Fig. 1

Second passage cells from bone marrow cultured in medium supplemented with human serum (left) or bovine serum (right). The chart below corresponds to cell population distribution as a function of forward (size) and side (granularity) scattering. Two fractions can be distinguished: A, including small and agranular cells; and B, larger cells with different granularity degrees

Table 2

Percentage of small and agranular cells in primary culture cells from different tissues

Source

% Small cells

Bone marrow (n = 8)

8.8 ± 4.3

Trabecular bone (n = 8)

21.8 ± 6.7

Dental pulp (n = 10)

15.4 ± 5.5

Adipose tissue (n = 10)

8.8 ± 5.7

These cells were cultured with growth medium (containing human serum 15%, M1)

The immunophenotype of cultured cells is shown in Table 3. The most remarkable difference among primary cultures was the presence of a significant CD34 positive population in cells from adipose tissue. Nevertheless, the level of CD34 expression declined significantly with serial passage. Thus, second passage cells from all the tissues tested showed a homogeneous pattern with high level of stromal markers. The presence of PLS in culture media did not influence immunophenotype.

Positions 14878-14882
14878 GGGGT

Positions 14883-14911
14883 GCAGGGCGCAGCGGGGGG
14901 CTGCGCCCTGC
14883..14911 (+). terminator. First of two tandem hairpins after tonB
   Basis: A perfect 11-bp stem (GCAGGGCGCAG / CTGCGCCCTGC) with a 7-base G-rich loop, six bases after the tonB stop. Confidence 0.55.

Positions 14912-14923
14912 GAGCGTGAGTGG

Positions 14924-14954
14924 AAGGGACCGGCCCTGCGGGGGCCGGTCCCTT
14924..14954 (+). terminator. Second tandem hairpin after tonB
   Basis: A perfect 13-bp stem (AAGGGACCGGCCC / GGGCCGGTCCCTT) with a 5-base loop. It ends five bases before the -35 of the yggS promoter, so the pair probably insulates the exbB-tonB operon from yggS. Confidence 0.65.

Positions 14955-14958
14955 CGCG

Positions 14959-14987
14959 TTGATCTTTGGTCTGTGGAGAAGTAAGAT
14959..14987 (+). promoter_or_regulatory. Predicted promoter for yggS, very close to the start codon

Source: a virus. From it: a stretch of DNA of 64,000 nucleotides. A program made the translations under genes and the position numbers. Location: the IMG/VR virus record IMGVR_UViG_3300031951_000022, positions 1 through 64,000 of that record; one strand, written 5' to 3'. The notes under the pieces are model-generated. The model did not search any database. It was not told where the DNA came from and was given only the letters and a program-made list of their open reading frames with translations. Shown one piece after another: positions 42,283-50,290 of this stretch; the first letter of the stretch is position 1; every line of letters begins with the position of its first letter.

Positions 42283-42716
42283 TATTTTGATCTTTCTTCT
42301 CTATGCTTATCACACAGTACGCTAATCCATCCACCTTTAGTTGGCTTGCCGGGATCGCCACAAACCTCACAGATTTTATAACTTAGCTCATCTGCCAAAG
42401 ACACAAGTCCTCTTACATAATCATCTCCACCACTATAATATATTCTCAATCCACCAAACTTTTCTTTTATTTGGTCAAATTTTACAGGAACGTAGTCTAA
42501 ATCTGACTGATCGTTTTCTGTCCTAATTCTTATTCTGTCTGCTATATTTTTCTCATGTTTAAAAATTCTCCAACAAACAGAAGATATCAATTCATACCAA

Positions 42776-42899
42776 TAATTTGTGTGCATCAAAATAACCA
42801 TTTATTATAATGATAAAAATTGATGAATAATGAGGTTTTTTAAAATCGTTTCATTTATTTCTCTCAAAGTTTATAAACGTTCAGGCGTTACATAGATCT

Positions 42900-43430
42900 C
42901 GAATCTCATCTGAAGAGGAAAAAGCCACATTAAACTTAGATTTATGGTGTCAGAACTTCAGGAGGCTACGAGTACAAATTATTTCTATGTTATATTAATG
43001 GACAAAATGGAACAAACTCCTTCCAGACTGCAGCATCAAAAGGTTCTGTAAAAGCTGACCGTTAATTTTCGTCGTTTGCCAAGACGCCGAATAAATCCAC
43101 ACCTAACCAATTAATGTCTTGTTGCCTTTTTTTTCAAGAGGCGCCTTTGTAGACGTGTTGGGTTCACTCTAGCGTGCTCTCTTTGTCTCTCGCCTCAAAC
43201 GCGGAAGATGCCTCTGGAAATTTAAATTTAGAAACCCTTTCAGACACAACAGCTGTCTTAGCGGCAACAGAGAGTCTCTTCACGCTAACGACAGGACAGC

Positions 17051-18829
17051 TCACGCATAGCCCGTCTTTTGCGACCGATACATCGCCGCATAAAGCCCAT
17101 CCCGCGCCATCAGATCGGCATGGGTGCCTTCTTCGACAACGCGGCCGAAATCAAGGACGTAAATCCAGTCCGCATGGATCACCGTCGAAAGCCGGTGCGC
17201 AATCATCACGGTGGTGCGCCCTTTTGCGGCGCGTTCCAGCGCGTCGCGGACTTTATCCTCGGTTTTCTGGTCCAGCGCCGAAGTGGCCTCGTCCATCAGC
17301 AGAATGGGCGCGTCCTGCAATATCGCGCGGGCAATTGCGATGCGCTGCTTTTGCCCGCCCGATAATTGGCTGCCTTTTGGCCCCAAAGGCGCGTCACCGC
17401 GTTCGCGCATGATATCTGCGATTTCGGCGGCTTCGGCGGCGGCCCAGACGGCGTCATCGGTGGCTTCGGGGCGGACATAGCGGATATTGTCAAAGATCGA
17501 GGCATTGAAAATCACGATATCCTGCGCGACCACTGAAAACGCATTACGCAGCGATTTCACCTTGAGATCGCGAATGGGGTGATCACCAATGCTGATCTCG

Table 3

Expression of stromal and hematopoietic cell-associated markers in primary culture cells (P0) and second passage cells (P2) from different sources (nd: non determined)

Source

CD45

CD90

CD105

CD34

CD13

P0

P2

P0

P2

P0

P2

P0

P2

P0

P2

Adipose tissue

±

+

++

±

++

++

±

+

+

Dental pulp

+

++

±

++

nd

nd

Trabecular bone

±

+

++

±

++

+

+

Bone marrow

±

+

++

±

++

++

++